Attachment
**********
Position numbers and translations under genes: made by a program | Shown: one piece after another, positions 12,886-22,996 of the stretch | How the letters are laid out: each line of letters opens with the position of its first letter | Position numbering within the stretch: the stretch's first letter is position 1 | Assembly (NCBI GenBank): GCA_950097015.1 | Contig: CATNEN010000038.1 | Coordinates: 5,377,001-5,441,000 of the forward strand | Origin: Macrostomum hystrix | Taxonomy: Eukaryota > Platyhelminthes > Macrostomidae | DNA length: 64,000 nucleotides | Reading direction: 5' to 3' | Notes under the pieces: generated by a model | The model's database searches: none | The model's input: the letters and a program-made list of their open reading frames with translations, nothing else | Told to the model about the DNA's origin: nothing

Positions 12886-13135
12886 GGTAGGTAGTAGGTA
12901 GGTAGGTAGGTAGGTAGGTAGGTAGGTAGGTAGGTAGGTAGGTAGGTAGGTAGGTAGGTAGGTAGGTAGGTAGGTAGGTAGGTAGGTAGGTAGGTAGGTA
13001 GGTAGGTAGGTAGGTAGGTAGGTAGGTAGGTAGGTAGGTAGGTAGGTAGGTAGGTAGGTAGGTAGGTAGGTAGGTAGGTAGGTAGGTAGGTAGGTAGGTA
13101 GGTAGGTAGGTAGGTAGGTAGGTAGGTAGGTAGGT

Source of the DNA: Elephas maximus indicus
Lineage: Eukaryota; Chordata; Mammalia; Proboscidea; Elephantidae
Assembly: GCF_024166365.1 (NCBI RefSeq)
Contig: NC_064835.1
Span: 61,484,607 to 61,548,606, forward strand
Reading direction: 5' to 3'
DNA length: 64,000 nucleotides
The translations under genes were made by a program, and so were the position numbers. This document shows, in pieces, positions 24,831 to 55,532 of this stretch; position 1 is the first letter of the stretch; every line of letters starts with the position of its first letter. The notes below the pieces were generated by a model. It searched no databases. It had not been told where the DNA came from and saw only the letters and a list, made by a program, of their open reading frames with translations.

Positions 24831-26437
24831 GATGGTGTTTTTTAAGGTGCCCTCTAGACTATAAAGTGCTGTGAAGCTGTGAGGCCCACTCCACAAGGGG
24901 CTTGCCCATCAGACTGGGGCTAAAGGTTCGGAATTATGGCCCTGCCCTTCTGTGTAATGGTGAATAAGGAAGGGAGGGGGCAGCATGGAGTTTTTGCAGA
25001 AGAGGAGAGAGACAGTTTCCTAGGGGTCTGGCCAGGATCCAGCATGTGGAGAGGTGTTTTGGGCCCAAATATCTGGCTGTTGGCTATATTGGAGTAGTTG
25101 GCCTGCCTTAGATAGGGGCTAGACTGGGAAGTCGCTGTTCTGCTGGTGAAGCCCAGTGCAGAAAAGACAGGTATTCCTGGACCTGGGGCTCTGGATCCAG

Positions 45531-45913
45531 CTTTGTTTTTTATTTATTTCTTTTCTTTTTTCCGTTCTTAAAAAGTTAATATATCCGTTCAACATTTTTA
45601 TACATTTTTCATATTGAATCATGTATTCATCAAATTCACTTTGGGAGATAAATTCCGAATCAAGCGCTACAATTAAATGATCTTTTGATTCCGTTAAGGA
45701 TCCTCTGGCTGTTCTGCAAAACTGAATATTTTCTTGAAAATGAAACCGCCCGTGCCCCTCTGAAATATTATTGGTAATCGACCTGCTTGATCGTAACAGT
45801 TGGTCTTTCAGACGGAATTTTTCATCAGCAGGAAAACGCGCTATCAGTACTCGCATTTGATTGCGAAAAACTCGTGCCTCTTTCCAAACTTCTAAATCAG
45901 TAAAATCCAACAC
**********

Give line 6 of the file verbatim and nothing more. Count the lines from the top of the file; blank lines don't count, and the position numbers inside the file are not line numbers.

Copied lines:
13101 GGTAGGTAGGTAGGTAGGTAGGTAGGTAGGTAGGT